Centre for Road Safety

Your questions answered

  1. Why are speed cameras used in NSW?
  2. What is the scale of the program?
  3. Why is the program outsourced?
  4. Are there signs to warn motorists approaching the cameras?
  5. What happens to the revenue from mobile speed cameras?
  6. How do we know the cameras are accurate?
  7. What do the cameras record?
  8. What if I wasn’t the driver at the time of the offence?

1. Why are mobile speed cameras used in NSW?

Mobile speed cameras work like fixed speed cameras, but are moved in vehicles from location to location. Mobile speed cameras are effective because they are unpredictable. Their operation creates a general deterrence against speeding, leading to a crash reduction across the whole network – not just at camera locations.

The NSW Government recognises that mobile speed cameras effectively reduce speeding and lead to a reduction in crashes. Mobile speed cameras are a main element of the NSW Speed Camera Strategy and support police operations and other types of camera enforcement in NSW.

2. What is the scale of the program?

Mobile speed cameras operate state-wide and enforcement can be conducted at any time and on all types of roads.

Mobile speed cameras are deployed across NSW at increased levels to reduce speeding across the road network. Current locations lets you find the position of all mobile speed cameras in NSW.

3. Why is the program outsourced?

The mobile speed camera program is managed by Roads and Maritime Services in close partnership with the NSW Police Force. The operation and maintenance of speed cameras and vehicles is outsourced to a third-party private contractor.

Technicians help operate mobile speed cameras. They drive the vehicle to the location, set up the camera and make sure it works correctly.

Speed enforcement is an automated process conducted by the camera. A vehicle’s speed is detected using an approved speed measurement device such as a radar. If a vehicle is detected speeding, a digital image of the vehicle is recorded from which all details about the speeding vehicle can be extracted. This image is used to generate an infringement.
Roads and Maritime Services works with with the NSW Police Force and the NSW Centre for Road Safety to manage the deployment of mobile speed cameras. The program delivers maximum road safety benefits and supports police enforcement activities. Mobile speed camera locations are based on road safety criteria determined by the NSW Centre for Road Safety in consultation with the NSW Police Force and The National Roads & Motorists' Association.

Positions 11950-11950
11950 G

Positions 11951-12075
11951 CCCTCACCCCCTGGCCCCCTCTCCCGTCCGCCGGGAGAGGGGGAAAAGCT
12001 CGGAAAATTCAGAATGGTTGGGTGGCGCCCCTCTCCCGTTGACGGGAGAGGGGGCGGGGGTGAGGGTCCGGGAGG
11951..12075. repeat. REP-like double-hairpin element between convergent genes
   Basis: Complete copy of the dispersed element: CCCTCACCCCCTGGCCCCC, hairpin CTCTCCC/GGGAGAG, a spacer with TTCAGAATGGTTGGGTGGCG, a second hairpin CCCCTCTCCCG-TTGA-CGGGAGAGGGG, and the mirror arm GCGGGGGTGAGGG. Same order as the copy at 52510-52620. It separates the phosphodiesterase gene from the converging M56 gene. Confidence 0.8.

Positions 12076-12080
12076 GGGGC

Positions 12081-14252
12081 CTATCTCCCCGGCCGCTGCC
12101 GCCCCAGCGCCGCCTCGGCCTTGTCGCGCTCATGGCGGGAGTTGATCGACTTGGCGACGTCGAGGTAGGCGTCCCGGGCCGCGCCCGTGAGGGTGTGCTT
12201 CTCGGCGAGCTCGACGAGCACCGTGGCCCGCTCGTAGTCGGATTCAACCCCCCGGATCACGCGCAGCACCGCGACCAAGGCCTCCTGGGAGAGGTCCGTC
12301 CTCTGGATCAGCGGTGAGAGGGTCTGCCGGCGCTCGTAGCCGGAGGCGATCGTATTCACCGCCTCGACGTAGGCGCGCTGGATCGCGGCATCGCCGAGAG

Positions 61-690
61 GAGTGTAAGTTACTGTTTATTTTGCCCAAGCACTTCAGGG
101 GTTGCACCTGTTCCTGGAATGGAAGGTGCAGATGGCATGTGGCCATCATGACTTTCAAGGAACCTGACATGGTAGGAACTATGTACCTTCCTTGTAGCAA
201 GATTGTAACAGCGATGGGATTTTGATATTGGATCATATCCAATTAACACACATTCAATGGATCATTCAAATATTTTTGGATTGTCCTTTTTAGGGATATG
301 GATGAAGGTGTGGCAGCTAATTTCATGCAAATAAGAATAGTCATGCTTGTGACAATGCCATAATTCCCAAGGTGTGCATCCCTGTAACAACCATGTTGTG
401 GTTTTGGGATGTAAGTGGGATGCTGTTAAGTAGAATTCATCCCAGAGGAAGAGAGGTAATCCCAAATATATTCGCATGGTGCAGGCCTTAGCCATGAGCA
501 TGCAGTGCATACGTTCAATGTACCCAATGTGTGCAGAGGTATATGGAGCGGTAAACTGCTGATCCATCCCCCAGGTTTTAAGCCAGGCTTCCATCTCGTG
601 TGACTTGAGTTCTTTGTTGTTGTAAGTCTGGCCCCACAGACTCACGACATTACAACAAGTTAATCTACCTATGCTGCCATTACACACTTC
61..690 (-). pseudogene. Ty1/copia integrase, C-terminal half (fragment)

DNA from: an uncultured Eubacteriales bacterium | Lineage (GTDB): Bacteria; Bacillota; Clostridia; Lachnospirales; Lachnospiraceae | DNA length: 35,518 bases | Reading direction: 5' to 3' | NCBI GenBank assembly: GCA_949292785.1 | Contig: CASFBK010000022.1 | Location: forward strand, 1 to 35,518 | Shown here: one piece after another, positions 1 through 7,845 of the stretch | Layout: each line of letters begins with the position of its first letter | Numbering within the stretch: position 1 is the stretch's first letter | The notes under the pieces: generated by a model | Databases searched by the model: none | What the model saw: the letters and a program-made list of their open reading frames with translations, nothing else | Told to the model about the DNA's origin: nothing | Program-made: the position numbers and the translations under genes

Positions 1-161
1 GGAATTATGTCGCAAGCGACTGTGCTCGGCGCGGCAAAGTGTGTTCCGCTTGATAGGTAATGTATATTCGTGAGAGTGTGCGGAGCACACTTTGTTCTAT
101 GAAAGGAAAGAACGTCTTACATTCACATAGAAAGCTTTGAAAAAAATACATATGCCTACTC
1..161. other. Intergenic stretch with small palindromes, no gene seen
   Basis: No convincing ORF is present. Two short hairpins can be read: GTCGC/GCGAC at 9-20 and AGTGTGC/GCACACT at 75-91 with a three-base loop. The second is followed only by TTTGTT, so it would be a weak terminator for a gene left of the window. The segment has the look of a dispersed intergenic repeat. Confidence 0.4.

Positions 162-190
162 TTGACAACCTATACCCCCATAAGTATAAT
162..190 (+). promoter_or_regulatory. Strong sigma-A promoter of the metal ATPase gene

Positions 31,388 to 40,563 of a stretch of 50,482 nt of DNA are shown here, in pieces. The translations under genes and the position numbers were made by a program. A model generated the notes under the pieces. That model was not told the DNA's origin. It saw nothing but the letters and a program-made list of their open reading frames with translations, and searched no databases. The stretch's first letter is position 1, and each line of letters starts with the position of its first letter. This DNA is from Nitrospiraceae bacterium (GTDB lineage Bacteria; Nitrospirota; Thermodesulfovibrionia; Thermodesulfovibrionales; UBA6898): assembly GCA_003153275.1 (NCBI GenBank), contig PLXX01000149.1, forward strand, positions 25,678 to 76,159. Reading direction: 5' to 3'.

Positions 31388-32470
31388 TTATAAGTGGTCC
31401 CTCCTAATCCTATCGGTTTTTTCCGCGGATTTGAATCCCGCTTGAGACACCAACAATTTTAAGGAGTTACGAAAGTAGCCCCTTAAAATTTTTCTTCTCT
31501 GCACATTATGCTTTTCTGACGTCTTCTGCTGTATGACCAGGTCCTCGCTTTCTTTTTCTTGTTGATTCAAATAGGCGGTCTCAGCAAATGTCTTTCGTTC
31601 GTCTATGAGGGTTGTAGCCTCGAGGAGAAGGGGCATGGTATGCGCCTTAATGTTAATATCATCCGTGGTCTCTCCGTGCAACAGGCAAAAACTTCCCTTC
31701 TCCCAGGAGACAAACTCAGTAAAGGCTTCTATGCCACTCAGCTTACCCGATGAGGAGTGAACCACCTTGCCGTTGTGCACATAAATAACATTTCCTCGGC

The certification of speed measuring devices is managed by Roads and Maritime Services to ensure the accuracy and reliability of mobile speed cameras. The State Debt Recovery Office is responsible for processing and issuing infringements to ensure that a third party will not be able to obtain or use the personal details of motorists.

4. Are there signs to warn motorists approaching the cameras?

Warning signs for mobile speed camera vehicles ensure that motorists see and recognise the enforcement areas. Mobile speed camera vehicles are marked and operators place portable warning signs 50 metres before and after the vehicle. Another warning is provided up to 250 metres before the vehicle. Warning signs ensure that all motorists see and recognise the enforcement activity. The signs also encourage motorists to stay within posted speed limits.

5. What happens to the revenue from mobile speed cameras?

Fine revenue from all mobile camera detected speeding offences is directed to the Community Road Safety Fund to support road safety initiatives.

6. How do we know the cameras are accurate?

Mobile speed cameras have rigorous regular testing, certification and calibration in accordance with legislated requirements. Regular testing ensures that the accuracy of cameras is maintained.

7. What do the cameras record?

Images from mobile speed cameras clearly show the colour, type, make and numberplate of the vehicle and record the following information:

  • Date of the offence
  • Time of the offence
  • Location details of the camera that took the picture
  • Direction of travel of the offending vehicle
  • Speed of the offending vehicle
  • Speed limit applying to the road where the camera is situated
  • Other security and integrity parameters.

8. What if I wasn’t the driver at the time of the offence?

If you were not driving the vehicle at the time of the offence, you should provide the name and details of the driver by completing the statutory declaration form provided with the penalty notice and forward it to the State Debt Recovery Office for processing.

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